They have all sorts of applications, and as the name suggests, they can be very useful when you wish to use a Markovian approach to represent some stochastic process.

In loose terms this just means we wish to represent our process as some set of states and probabilistic transitions between them.

For example if I am in state 1, there may be a 85% chance of staying in state 1, and a 15% chance of moving to state 2.

To complete this simple two state model, we would also have to define the transitions for state 2, namely what is the probability we will stay in state 2 if we are already in state 2, and what is the probability we will transition from state 2 to state 1.

But what if we don’t know this information? What if we just have a set of realizations from some process and a vague idea of the number of states that might be behind it?

Enter HMMs. Among other things, they can be used to determine the state transition probabilities that underlie some process, as well as the distributional parameters for each state.

That is, it can work out all the details that are "hidden" from an observer of a process. All we really need to do is specify how many states we think there are.

### Example

To test this out, and to get more familiar with the depmixS4 package, I made a small test program. It creates an observation series with:

a) a known number of states

b) known state transition matrices

c) known underlying distribution parameters

The aim is to use depmixS4 to estimate all this information, which should help get a grip on how to use the package, and also let us see if HMMs are actually any good.

We have two states, lets call them S1 and S2. They were setup with the following properties

Both states provide realizations from the normal distribution, in this case S1 has mean -1, standard deviation 1, and S2 has mean 1, standard deviation 1. We can also see the transition matrix between S1 and S2 in the last two columns.

A trajectory was sampled, and depmixS4 used to fit a HMM. It provided the following estimates

You can see it did a pretty good job of recovering the true values.

In the following plot, you can see the sample trajectory, the estimated state from the HMM and the actual state used to generate the sample. This example worked very well, it’s not always the case that things turn out so nicely.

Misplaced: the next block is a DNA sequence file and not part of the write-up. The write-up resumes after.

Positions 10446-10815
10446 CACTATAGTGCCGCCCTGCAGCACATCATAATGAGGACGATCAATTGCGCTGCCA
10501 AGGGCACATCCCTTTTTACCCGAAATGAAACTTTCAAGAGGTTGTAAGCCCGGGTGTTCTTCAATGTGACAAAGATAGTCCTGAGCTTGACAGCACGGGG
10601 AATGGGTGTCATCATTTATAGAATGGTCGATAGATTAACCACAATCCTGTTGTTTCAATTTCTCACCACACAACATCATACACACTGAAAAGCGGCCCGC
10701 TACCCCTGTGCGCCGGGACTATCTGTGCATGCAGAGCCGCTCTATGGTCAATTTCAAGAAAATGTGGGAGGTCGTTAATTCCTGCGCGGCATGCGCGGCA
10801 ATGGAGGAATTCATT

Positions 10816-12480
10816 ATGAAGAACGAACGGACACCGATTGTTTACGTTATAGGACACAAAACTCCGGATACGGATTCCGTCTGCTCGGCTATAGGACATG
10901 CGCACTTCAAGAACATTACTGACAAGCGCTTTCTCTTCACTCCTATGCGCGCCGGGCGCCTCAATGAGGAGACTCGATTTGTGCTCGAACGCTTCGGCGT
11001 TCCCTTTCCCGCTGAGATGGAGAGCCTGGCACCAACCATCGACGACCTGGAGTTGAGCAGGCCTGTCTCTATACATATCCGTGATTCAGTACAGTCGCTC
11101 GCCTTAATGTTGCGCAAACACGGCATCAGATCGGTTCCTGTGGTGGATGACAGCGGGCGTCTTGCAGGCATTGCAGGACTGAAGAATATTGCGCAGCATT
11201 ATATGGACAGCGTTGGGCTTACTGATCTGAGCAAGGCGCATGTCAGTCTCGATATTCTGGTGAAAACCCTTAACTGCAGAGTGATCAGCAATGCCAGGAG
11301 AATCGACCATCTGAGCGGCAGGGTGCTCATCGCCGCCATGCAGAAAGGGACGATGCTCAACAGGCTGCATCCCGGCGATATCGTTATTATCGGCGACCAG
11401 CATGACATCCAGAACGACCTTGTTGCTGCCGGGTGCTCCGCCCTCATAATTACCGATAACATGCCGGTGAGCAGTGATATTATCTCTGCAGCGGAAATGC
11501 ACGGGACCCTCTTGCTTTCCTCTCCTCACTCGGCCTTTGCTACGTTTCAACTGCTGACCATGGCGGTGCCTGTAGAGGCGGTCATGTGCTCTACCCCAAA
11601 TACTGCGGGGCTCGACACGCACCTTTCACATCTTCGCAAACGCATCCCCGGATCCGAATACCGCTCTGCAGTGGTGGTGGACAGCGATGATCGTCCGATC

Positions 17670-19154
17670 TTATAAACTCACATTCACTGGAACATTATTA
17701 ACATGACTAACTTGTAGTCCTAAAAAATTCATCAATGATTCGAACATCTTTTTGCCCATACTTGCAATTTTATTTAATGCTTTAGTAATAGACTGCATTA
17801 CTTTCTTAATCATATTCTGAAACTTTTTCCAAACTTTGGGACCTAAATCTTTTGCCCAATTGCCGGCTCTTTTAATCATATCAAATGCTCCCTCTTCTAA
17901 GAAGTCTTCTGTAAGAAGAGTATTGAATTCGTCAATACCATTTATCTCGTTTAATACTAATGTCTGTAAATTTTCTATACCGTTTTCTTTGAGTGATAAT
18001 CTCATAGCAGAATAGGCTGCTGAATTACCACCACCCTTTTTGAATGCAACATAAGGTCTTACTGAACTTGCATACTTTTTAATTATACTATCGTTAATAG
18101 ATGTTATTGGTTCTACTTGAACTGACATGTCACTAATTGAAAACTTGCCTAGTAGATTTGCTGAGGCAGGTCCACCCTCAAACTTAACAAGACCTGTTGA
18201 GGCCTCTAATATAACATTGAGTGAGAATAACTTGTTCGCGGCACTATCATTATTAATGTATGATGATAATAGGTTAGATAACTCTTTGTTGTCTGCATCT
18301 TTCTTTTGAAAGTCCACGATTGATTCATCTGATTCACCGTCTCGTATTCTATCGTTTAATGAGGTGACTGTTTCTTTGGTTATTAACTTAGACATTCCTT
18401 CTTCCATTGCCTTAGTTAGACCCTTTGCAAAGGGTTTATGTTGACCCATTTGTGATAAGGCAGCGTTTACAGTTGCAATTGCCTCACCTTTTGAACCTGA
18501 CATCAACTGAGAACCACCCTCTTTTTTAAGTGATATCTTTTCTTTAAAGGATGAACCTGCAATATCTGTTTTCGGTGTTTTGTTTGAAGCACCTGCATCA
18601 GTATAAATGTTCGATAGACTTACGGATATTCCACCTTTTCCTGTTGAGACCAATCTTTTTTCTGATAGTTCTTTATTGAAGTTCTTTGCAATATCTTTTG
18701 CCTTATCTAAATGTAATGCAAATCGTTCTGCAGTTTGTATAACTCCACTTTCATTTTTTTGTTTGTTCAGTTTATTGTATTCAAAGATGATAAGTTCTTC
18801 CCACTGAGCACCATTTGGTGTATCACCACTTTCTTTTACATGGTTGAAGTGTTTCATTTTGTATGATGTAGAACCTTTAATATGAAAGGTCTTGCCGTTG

Voodoo I tell you!

### Outro

There is no guarantee that a fitted HMM will be of any use, and even with this simple example, the state estimates can be wildly inaccurate. You can try this for yourself by using different seed values.

This example is based on one from the book Hidden Markov Models and Dynamical Systems, which I found to be an excellent resource on the topic. It is clearly written, covers the basic theory and some actual applications, along with some very illustrative examples. Source code is provided in python.

I've read (or at least tried to read) pretty much every book on HMMs I could find, and found this one to be the most useful if you are new to HMMs and are interested in applications.

You may also find these other posts about HMMs useful as well:

Fun With R and HMMs

Getting Started with Hidden Markov Models in R

Hidden Markov Models Examples in R, part 3/4

There is also the classic paper by Rabiner.

Hopefully this has shed a bit of light on HMMs and the depmixS4 package. Code is up here.

Excellent post. Thanks for sharing this with the R community!

ReplyDeleteThank you very much, appreciate the comment!

DeleteHey,

ReplyDeleteI have done a series of blogs about using HMMs for trading in R, you can see the posts at:

http://gekkoquant.com/2014/09/07/hidden-markov-models-examples-in-r-part-3-of-4/

Hope you enjoy,

Gekko

Thanks Pete

ReplyDeletefor this clear and brief article !

one Q:

why are the values in the Y-axis

of the Estimated and Actual State graphs,

between 1.0 and 2.0?

Sorry, I must be missing something very basic

from the example...

Hi, the y axis on those plots, is the state number, either 1 or 2. I got a bit lazy with the axis labels I think, the intermediate values (1.4, 1.8 etc) shouldn't really be marked. There is a slight angle to the lines as the states are sampled at discrete intervals (along the axis).

DeleteThanks for you comment too!

Thank you, Pete!

ReplyDeleteKeep the simple,"real-world"

Markov and HMM examples coming...